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Tesh Khullar: Community Oncologists Need to Understand Impact of Biosimilars on Their Business
Biosimilars for core therapeutics in cancer are starting to come out, and community oncologists need to understand what that means for their business, as well as what proposed policy changes could mean for reimbursement, explained Tesh Khullar,
Biosimilars for core therapeutics in cancer are starting to come out, and community oncologists need to understand what that means for their business, as well as what proposed policy changes could mean for reimbursement, explained Tesh Khullar, senior vice president of provider solutions at Flatiron Health.
What potential changes should community oncologists keep an eye on that might affect their business?
So biosimilars are coming out. In fact, the first biosimilar in a core therapeutic just got approved and it’s Avastin. And before this we’ve only seen biosimilars in supportive care. It’s easier for an oncologist to make the jump of, ‘Hey, it’s not core chemo, I’m going to be using a biosimilar as a supportive care, and using a, let’s say, Zarxio instead of a Neupogen,’ but now they’ve got to make that same jump from a core chemotherapy drug like Avastin, which is a monoclonal antibody, it’s a lot more difficult to recreate. But the argument, on the biosimilar front, it’s going to be interesting to see how this all pans out. What is Amgen going to do around contracting with the oncology practices, trying to create differential against the incumbent, which is Genentech. It’s going to be really interesting to see what happens.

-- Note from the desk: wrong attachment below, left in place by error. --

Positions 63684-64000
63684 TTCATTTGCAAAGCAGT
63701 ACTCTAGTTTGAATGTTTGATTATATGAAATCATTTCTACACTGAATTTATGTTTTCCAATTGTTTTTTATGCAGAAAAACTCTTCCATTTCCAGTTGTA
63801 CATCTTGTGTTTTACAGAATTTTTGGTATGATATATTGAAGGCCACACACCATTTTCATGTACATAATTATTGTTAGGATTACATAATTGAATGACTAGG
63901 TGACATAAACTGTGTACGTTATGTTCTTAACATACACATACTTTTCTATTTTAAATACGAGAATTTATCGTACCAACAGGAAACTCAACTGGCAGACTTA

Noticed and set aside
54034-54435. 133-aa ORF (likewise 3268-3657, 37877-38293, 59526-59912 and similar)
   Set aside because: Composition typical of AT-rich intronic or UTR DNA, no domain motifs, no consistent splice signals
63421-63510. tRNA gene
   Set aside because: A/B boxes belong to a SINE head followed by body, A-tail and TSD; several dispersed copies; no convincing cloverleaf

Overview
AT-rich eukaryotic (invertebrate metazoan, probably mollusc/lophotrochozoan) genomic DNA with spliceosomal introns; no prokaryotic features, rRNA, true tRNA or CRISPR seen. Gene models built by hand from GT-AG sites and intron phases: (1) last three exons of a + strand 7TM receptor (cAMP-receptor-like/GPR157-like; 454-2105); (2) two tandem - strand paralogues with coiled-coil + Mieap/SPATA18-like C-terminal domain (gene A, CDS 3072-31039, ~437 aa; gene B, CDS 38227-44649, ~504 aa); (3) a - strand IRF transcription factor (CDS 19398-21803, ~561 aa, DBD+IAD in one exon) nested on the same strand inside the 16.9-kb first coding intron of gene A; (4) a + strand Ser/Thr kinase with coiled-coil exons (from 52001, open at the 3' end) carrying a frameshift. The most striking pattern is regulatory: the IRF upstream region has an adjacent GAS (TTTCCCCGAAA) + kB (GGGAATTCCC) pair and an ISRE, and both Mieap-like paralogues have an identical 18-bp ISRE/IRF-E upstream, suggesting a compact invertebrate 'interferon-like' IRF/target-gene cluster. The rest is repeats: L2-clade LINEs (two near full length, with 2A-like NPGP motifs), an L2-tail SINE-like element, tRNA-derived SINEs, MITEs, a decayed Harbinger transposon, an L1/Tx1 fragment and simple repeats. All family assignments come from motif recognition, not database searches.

There’s a public policy decision that the comment period, unfortunately, already ended, but they’re trying to link the j-code associated with all the biosimilars. So, biosimilar Teva will have the same j-code as biosimilar Dr. Reddy, which will have the same as the biosimilar that Amgen makes. The issue with that is it’s going to lead to ASP [average sales price] dropping faster and from an economic standpoint, you won’t have the financial benefit anymore. Maybe that’s ok in a value-based care world, I just don’t think we’re there yet, and the government should understand as long as fee-for-service still exists and the core reimbursement mechanism of ASP still exists, they shouldn’t just delink and learn from biosimilars. They should treat it like the generic it’s probably closer to, like the European Union does, and then let community oncology unfold and understand the economics from that perspective.
I know the American Medical Association is already wrote a letter against this; pharma has commented on it as well. But it will be interesting to see; legislation like that around key things that affect the business need to be understood by community oncology.